Eurith D. Rivers

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Eurith D. Rivers
E. D. Rivers Georgia Governor.jpg
Rivers visiting the White House as the Georgian governor-elect on December 22, 1936.
68th Governor of Georgia
In office
January 12, 1937 – January 14, 1941
Preceded byEugene Talmadge
Succeeded byEugene Talmadge
Speaker of the Georgia House of Representatives
In office
Member of the Georgia House of Representatives
In office
Member of the Georgia Senate
In office
Personal details
Eurith Dickinson Rivers

(1895-12-01)December 1, 1895
Center Point, Arkansas, U.S.
DiedJune 11, 1967(1967-06-11) (aged 71)
Atlanta, Georgia, U.S.
Political partyDemocratic
Spouse(s)Mattie Lucille Lashley[1]
ChildrenEurith Dickinson Rivers Jr. and Geraldine[1]
ParentsMillie Annie Wilkerson and James Matthew Rivers[1]
Alma materYoung Harris College
LaSalle Extension University[1]
ProfessionAttorney and newspaper editor[1]

Eurith Dickinson Rivers (December 1, 1895 – June 11, 1967), commonly known as E.D. Rivers and informally as "Ed" Rivers, was an American politician from Lanier County, Georgia. A Democrat, he was the 68th Governor of Georgia, serving from 1937 to 1941.

Early life and education[edit]

Eurith Dickinson Rivers was born on December 1, 1895, in Center Point, Arkansas. He attended Young Harris College, and settled in Cairo. Rivers also obtained a law degree through La Salle Extension University.[2] A Democrat, Rivers served as a Justice of the Peace, Cairo City Attorney, and Grady County Attorney. He later moved to Milltown (now called Lakeland) to become editor of the Lanier County News.


Rivers was elected to the Georgia House of Representatives in 1924 and to the Georgia State Senate in 1926. In 1928 and 1930 Rivers was an unsuccessful candidate for the Democratic nomination for Governor. In 1932, he ran for the Georgia House of Representatives. He was elected Speaker, serving from 1933 to 1937.

His election as governor came after a stormy Democratic primary in 1936 in which the race served as a surrogate referendum on President Franklin D. Roosevelt's New Deal. Since Georgia didn't allow three consecutive terms, Governor Eugene Talmadge was not eligible for re-election.[3] Talmadge, who strongly opposed the New Deal and had delayed its implementation in Georgia, ran for the U.S. Senate and backed Charles D. Redwine for governor. Rivers, who as Speaker of the Georgia House of Representatives had strongly supported the New Deal, was his opponent, and won with about 60 percent of the vote (the same margin by which Talmadge lost his Senate race).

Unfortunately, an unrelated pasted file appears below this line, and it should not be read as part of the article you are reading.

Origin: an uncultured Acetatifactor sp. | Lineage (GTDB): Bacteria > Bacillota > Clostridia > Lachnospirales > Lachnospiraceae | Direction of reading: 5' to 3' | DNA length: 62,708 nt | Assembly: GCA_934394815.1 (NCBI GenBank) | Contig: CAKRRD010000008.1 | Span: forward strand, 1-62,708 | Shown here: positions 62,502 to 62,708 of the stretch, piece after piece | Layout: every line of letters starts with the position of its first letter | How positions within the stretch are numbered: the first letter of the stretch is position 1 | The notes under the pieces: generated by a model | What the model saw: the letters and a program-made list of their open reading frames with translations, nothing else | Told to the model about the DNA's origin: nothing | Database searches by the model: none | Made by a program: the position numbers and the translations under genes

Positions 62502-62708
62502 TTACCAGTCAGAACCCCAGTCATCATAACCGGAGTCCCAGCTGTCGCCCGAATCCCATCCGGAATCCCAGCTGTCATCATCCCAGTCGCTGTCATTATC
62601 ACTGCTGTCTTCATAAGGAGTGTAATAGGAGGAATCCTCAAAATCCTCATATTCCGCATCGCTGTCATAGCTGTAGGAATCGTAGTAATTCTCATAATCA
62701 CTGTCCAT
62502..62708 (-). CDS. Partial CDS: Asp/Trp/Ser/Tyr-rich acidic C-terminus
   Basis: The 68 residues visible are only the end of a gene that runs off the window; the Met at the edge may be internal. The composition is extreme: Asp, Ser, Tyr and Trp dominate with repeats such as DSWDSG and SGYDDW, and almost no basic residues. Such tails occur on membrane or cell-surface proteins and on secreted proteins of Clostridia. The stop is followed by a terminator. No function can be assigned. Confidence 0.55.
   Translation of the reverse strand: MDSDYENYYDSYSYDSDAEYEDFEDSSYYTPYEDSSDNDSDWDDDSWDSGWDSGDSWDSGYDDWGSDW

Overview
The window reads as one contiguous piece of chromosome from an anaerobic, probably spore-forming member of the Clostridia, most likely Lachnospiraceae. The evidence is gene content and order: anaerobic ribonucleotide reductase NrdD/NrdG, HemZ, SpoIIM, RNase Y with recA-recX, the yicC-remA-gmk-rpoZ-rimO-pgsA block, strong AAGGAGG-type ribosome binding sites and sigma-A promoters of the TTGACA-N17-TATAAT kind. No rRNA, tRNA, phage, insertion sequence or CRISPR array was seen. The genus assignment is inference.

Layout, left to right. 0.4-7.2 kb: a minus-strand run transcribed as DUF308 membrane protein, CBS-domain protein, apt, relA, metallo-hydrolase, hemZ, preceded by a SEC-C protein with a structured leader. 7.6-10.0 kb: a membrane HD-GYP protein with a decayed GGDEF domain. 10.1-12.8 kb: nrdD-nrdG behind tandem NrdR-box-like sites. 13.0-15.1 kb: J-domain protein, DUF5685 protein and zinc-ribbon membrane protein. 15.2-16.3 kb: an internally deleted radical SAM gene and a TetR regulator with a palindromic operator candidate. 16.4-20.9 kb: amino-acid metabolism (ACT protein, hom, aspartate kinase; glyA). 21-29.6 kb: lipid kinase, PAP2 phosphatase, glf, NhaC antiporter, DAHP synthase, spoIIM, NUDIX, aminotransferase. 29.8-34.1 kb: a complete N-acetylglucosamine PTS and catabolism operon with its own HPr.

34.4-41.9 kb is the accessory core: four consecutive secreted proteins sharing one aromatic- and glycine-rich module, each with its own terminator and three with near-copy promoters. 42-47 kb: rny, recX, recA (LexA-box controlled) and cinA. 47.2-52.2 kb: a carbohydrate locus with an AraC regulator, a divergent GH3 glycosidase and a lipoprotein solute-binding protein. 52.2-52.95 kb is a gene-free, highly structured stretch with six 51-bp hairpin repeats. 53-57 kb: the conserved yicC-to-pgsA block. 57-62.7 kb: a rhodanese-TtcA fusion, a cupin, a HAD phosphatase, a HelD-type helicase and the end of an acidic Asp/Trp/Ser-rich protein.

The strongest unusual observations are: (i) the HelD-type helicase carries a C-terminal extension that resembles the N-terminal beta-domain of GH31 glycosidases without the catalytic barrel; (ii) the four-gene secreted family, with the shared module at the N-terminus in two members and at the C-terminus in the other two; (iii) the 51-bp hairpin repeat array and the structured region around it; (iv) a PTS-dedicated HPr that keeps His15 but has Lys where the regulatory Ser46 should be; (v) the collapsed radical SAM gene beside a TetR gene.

Rivers' first two-year term as governor saw Georgia pass the legislation required to bring New Deal programs into the state, and was widely acclaimed. Rivers created the 7-month school year. Under Rivers' leadership, electrical services were expanded to rural areas of the state. Georgia moved from the lowest-ranked state to the top of the list in the number of rural electrification associations. When he was in office, the State Bureau of Unemployment Compensation was created, allowing Georgians to receive unemployment benefits.

After Rivers' re-election in 1938, he ran into problems financing many of his improvement programs. Although the budget was reduced by 25 percent, he was able to convince the legislature to create the Georgia Housing Authority and obtain federal funds to build public housing. During Rivers' second term, there were political scandals and charges of corruption. Many of Rivers' appointees and staff members were charged with corrupt practices, and the charges reflected poorly on the governor.

In 1939, Rivers proclaimed a state holiday for the December premiere of the film Gone With the Wind.[4]

Rivers sought the governorship again in 1946 but finished a distant third behind Eugene Talmadge and James V. Carmichael in the Democratic primary.[1]

Later life and death[edit]

Rivers was never again elected to public office. He became a successful radio station owner.[1] He died in Atlanta, Georgia in 1967 and is buried in the City Cemetery in Lakeland, Georgia.

See also[edit]


  1. ^ a b c d e f g "E. D. Rivers (1895-1967)". New Georgia Encyclopedia.
  2. ^ Georgia Dept. of Archives and History (1925). Georgia's official register. Longino and Porter
  3. ^ "Eugene Talmadge, and newly-elected Governor R.D. Rivers shaking hands at inauguration, Atlanta, Georgia, January 12, 1937". Special Collections and Archives, Georgia State University Library. Digital Library of Georgia. Retrieved 21 June 2016.
  4. ^ "Arrival for Gone With the Wind Movie Premiere Festivities, Dec. 15, 1939". Atlanta History Photograph Collection, Atlanta History Center. Digital Library of Georgia. Archived from the original on 1 July 2016. Retrieved 21 June 2016.

External links[edit]

Political offices
Preceded by
Eugene Talmadge
Governor of the State of Georgia
January 12, 1937 – January 14, 1941
Succeeded by
Eugene Talmadge